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We've got a nice stand of white birch on our 18 acres (~7 hectares) in USDA zone 4 and we just let it be. My dad cuts some for firewood (my parents have a cabin nearby), especially if he's walking and notices something blown over or whatnot, but that's irregular.

Mostly we leave it for two reasons: 1) It's really, really pretty, and 2) the wildlife like it. We're working on improving other parts of the land parcel but those two things are enough.

I think Travis' point about the amount of land you're working with is a very good one. It seems from your post like you have the option of leaving the birch alone, at least for now. I think you can just let them grow and they'll sort themselves out. That's what happened on our land and it turned out well without any special management. In terms of reaching a nice stasis they seem to be quicker than other trees. That said, if there are some you don't like as growth progresses or some that you do like and want to encourage, you can always make judicious cuts on a case by case basis. That's one of the advantages of small scale. But I myself never cut a healthy birch on our land and they're doing well.
 
Tyler Ludens
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Location: Central Texas USA Latitude 30 Zone 8
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chip sanft wrote:

Mostly we leave it for two reasons: 1) It's really, really pretty, and 2) the wildlife like it.


These are two reasons I'd like to see people use more often for their decisions. Seems like so often folks focus only on the productive capacity of something for human use, ignoring esthetics and the vital importance of wildlife. I'd like to see more discussion of creation or preservation of wildlife habitat in folks' permaculture designs.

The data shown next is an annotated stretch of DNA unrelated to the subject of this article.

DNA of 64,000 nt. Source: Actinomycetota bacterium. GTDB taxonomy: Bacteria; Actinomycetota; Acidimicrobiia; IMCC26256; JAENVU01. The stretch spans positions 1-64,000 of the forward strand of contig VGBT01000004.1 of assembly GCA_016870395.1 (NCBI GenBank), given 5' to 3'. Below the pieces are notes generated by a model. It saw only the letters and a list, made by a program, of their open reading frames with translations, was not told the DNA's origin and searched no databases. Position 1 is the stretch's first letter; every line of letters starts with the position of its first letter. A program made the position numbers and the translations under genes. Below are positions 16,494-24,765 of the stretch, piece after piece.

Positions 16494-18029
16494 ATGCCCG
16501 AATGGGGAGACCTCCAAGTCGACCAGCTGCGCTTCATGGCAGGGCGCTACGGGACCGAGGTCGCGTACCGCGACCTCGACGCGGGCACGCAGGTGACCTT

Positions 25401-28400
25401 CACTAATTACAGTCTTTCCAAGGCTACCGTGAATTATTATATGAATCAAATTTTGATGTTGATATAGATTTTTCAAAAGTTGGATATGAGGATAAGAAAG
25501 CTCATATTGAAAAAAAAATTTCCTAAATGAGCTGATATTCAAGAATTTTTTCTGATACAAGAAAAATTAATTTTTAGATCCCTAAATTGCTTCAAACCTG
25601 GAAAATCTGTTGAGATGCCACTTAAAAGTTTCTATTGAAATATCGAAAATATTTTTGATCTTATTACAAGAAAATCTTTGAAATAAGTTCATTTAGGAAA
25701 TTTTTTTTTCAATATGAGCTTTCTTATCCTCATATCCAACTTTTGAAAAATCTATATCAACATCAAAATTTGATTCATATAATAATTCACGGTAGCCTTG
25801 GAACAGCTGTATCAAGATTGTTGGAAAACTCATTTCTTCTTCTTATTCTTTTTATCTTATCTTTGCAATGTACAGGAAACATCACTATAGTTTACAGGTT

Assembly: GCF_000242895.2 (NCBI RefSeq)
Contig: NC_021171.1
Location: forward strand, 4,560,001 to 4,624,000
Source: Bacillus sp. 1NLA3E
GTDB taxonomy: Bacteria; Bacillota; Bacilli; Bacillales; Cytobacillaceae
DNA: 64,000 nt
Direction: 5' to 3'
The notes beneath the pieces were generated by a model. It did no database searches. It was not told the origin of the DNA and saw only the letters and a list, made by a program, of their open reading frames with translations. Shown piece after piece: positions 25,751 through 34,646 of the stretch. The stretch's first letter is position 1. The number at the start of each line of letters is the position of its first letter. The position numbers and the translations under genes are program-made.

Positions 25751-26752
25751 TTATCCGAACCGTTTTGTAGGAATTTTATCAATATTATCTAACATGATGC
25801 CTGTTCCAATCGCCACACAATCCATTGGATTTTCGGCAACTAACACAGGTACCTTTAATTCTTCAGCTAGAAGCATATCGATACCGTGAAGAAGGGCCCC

judd ripley
Posts: 4
Location: denmark
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Thanks folks! I should have mentioned that they are in fact white birch, at least, that is the only type of birch on the property and in the vicinity. I have 6 and a half acres, but more than happy to let one be a birch forest! Its old farmland, so pretty much old pastures. I am homesteading and have more than enough land for mu needs. I also value them purelynfrom an aesthetic/ wildlife perspective, and seeing as how im surrounded by farmland, im very happy to let nature run its course and reclaim some of that land! My concern was whether it was wise to let it be, and not interfere, or better to thin it out, to allow fewer trees a better chance for a quicker healthier growth. I have no experience at all with a situation like this, it amazes me that so many trees are able to occupy the same space. My instinct tells me to selectively thin, to have bigger healthier trees faster, but was hoping someone else had experienced a situation with so many saplings in such a small space. I should mention that all over the property there are birch saplings, but growing much further apart from each other.